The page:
NewsNational PoliticsThe Race 2020

Actions

Minneapolis has the largest number of Americans who have been radicalized. Now, judges are fighting the problem

Court creates country’s firs de-radicalization program for homegrown terrorists
Posted: 12:12 PM, Nov 29, 2019
Updated: 2019-11-29 14:12:37-05
Minneapolis has the largest number of Americans who have been radicalized. Now, judges are fighting the problem

MINNEAPOLIS — There are more than 40,000 members of jihadist groups in the Middle East who have been recruited and radicalized in 110 countries, including America.

Since 2011, at least 114 Americans have been radicalized in the U.S., and the government knows of 64 who have successfully joined a terror group.

“It's been a significant problem, homegrown radicalization here in the District of Minnesota,” says John Tunheim, the chief judge for the U.S. District Court in Minnesota.

Minneapolis has the largest number of Americans who have been radicalized.

Tunheim has dealt with dozens of them.

"We have a large group of Somali immigrants here who are wonderful, productive members of our community, a very large group," Tunheim says. "But there have been some who it's difficult for them to shake the ties to the old country.”

For perspective, there are more than 100,000 Somali-Americans in Minneapolis, and less than one percent have been radicalized.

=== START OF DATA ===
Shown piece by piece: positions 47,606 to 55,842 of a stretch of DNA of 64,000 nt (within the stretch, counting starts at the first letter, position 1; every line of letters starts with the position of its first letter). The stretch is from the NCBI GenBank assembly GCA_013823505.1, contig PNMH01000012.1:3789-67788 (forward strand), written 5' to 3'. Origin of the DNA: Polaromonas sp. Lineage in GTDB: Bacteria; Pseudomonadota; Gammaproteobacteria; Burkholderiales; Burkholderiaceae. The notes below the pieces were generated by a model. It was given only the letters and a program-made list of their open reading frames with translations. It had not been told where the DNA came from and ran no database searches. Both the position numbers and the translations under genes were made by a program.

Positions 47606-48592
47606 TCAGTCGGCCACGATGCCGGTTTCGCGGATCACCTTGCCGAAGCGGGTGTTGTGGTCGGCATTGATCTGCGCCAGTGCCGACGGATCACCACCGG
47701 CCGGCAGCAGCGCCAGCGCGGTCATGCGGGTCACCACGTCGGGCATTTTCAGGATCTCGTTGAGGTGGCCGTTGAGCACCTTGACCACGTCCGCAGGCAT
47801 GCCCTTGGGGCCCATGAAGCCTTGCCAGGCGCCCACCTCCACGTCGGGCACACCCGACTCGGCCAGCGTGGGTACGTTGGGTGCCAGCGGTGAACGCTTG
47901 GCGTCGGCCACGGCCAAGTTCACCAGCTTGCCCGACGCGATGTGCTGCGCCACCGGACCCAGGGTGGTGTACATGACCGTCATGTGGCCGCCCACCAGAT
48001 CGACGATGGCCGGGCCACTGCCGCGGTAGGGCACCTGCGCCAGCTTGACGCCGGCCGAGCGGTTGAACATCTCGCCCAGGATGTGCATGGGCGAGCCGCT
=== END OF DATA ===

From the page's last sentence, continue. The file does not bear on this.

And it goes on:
But those who have are mostly young men, even teens.

"Well I think the biggest culprit is probably the internet, and very effective advertising recruitment videos that have been done that were done by ISIS," Tunheim says.

Last year, Tunheim and other district court judges in the Twin Cities decided to come up with a way to combat radicalization in their state.

His court created the country’s firs de-radicalization program for homegrown terrorists.

"We spent some time looking around the world and we examined programs in about eight or nine different countries,” Tunheim says.

The program in Minneapolis is modeled after a program that de-radicalized Nazis in Germany.

It provides defendants with shorter prison sentences in exchange for longer and more intense probation periods along with required mental health care and counseling.

"There is no guarantee, of course," Tunheim says. "But these people are going to get out of prison at some point in time and you don't want them to come out of prison, re-radicalize — or even worse — than when they went in because that's a real public safety danger. So I think we'd like to work with them and see what we can do.”